Historical Deer Management Information

Update - 6/21/2021


Deer Management Update (February 25, 2020)

 Deer Collisions and pick ups 1/2014 - 6/2020  

The 2019-2020 Deer Management Program has concluded.
Final Sharpshooting Report - February 25, 2020
FAQs Comprehensive Deer Management Professional Sharpshooting 2020
 Mt. Lebanon Commission has authorized an archery hunt by Suburban Wildlife Management Solutions, LLC (SWMS) as part of an ongoing deer management effort. The program will run September 21, 2019, through January 25, 2020, with a holiday break from November 29 to December 25. Landowners interested in donating their private property for the 2019-2020 hunt should contact the contractor directly at wildlifemanagementsolutions@gmail.com or contact Assistant Manager Ian McMeans, imcmeans@mtlebanon.org or 412-343-3620. 

Here is a list of frequently asked questions and answers about the archery portion of Mt. Lebanon’s annual deer management program
Deer Management Program Summary Report - June 11, 2019
Deer Pick-up/Vehicle Data

Deer Management Update (May 3, 2019) 

Deer Pick-up/Vehicle Data 

Deer Management Update (March 15, 2019)  

FINAL SHARPSHOOTING REPORT 2019 Deer Management Program  

Deer Pick-up/Vehicle Data

Deer Management Update (February 18, 2019) 

2018-2019 Archery Final Report 

Deer Management Update (February 1, 2019)  

Sharpshooting 2019 FAQ 

Deer Management Update (August 22, 2018)  

Archery Hunt 2018-2019 FAQ 

Deer Management Update (March 23, 2018) 

Final 2018 Deer Management Report for the Sharpshooting Program 

Deer Management Update (February 27, 2018) 

2017-2018 Managed Archery Program Summary Report 

Deer Management Update (January 29, 2018) 

The controlled archery hunt for the 2017-2018 season has concluded. The municipality will post the final report on the website when it is received. Additionally, please be advised that the sharpshooting program will be conducted between February 1, 2018 and March 31, 2018. Please see the FAQs for additional information. 

Deer Management Update (January 16, 2018)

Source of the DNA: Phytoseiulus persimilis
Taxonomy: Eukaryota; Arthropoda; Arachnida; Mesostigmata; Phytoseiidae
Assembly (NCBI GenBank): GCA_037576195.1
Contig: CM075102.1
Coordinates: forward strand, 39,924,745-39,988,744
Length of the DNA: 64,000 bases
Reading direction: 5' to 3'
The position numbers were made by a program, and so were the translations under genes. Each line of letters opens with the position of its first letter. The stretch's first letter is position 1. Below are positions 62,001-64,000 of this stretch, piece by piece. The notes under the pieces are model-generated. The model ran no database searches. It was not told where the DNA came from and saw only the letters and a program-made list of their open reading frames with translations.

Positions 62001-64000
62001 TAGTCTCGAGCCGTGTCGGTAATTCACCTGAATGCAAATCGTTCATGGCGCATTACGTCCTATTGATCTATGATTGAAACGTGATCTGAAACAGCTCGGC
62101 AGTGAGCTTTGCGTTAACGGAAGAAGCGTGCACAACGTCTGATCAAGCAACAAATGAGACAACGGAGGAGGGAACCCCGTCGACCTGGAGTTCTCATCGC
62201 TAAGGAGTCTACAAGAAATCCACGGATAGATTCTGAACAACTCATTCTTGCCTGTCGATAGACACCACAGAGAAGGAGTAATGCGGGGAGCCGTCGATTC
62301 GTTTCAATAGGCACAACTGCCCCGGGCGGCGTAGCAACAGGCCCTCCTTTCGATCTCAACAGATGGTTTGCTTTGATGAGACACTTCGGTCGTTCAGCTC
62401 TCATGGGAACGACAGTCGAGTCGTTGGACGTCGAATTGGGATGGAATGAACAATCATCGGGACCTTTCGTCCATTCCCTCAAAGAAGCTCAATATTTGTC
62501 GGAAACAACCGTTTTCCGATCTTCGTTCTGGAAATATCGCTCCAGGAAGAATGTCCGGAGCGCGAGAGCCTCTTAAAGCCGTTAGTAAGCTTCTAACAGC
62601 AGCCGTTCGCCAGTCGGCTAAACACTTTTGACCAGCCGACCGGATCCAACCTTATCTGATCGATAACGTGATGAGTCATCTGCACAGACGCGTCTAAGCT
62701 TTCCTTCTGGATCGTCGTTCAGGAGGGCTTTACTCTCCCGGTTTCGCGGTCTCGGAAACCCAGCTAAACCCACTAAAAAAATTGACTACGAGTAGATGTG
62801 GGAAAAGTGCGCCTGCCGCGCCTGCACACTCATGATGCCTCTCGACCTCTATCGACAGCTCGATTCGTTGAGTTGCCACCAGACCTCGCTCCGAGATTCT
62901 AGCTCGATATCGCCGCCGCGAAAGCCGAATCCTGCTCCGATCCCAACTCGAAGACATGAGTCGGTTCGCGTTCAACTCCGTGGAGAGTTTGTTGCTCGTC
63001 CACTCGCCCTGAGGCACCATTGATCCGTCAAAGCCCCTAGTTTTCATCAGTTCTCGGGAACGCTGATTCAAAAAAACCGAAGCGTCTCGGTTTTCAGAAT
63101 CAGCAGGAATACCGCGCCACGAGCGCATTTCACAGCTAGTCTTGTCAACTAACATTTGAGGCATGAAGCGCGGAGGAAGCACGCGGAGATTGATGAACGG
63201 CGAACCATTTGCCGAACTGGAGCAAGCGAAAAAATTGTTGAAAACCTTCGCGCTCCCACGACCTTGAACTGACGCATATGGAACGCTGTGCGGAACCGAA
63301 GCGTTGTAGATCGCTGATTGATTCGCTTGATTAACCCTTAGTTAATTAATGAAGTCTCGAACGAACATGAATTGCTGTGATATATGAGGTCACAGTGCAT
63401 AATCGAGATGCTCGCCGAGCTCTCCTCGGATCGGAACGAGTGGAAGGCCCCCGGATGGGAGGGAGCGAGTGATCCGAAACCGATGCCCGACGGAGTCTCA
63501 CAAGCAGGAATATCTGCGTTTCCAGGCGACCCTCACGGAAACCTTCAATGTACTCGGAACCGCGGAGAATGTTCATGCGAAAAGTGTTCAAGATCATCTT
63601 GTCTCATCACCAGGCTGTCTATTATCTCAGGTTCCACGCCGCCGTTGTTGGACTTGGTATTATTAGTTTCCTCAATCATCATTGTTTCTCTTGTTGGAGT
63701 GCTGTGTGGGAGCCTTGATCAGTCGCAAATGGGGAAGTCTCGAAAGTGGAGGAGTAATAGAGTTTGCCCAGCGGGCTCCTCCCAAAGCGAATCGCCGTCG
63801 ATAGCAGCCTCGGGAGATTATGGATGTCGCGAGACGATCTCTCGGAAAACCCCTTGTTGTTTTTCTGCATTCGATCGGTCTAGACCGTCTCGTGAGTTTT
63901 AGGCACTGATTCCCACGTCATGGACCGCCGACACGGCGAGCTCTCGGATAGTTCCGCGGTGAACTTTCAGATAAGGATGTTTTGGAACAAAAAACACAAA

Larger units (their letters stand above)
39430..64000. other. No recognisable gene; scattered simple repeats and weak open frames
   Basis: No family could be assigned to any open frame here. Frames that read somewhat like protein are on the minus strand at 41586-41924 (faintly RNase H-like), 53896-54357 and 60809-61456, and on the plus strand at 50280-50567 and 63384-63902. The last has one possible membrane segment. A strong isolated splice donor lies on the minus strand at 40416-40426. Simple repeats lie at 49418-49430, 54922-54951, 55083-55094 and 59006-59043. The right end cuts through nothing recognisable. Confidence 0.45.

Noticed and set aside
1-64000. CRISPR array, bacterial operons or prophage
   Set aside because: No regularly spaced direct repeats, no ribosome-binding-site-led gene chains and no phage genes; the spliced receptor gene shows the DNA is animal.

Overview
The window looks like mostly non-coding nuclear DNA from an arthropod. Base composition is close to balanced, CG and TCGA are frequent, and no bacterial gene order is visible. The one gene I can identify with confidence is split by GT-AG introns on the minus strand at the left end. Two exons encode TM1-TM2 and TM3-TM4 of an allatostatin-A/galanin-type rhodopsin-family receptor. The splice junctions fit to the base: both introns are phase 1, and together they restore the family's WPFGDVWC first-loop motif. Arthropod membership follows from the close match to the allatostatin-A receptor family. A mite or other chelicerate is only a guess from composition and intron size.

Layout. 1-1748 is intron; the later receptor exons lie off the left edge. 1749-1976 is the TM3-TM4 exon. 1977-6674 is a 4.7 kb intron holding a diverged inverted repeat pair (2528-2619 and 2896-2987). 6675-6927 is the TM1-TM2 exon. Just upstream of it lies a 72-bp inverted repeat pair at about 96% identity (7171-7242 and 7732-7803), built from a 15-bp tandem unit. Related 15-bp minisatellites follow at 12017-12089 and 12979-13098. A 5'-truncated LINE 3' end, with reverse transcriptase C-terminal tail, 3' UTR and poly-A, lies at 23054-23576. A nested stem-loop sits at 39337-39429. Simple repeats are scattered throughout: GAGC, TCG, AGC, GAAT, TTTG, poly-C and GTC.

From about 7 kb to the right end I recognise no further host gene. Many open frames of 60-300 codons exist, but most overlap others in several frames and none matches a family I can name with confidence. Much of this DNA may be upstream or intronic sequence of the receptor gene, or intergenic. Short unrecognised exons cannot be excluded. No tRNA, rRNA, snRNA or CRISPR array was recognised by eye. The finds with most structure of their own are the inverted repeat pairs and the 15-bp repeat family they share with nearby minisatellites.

FAQ Sharpshooting Program 2018

Deer Management Update (June 29, 2017)  

FAQ Archery Program 2017-2018  

Deer Management Update (February 27, 2017) 

Final Sharpshooting Report 2/24/2017 

Deer Management Update (February 23, 2017)

SHARPSHOOTING HAS CONCLUDED. The sharpshooting phase of this year's deer management program has ended because of the unseasonably warm weather, which is projected to continue. There has been diminished activity at bait sights because deer now have other food sources, so the municipality cut the program short rather than expend additional funds for what would be a diminishing return. Under the contract, either party has the right to end the program with notice; payment is only for time and materials expended as of the date the program ends. The municipality and White Buffalo, the contractor, agreed that ending the program now was the most fiscally responsible course of action. White Buffalo will provide a final report in the near future, which will be posted here.

Deer Management Update (February 15, 2017)

Technicians will work on private property seven days a week beginning at 4 p.m. and concluding by 11:00 p.m. They will work in the identified public parks Monday through Friday only, beginning at 6 p.m. and concluding by 11:00 p.m. 

FAQ Sharpshooting Phase 2017

Deer Management Update (February 14, 2017)

Controlled Archery Hunt: 2016-2017 Season: White Buffalo, Inc., a wildlife management firm, was hired to screen, train and manage the archers who conducted a bow hunt last fall. The archers were required to show experience through harvest verification and were required to have a Bow Hunter Education Certification before beginning. The hunt took place on the following public properties: Conservation District (Connor/Terrace Road), Golf Course, McNeilly Park, Twin Hills and Robb Hollow Park as well as the adjacent public works property. Off-duty police officers were the only hunters permitted to hunt on public properties. In addition, interested residents worked directly with White Buffalo to donate their properties for the program. A total of 36 deer were removed through this program. Total cost: $9,000.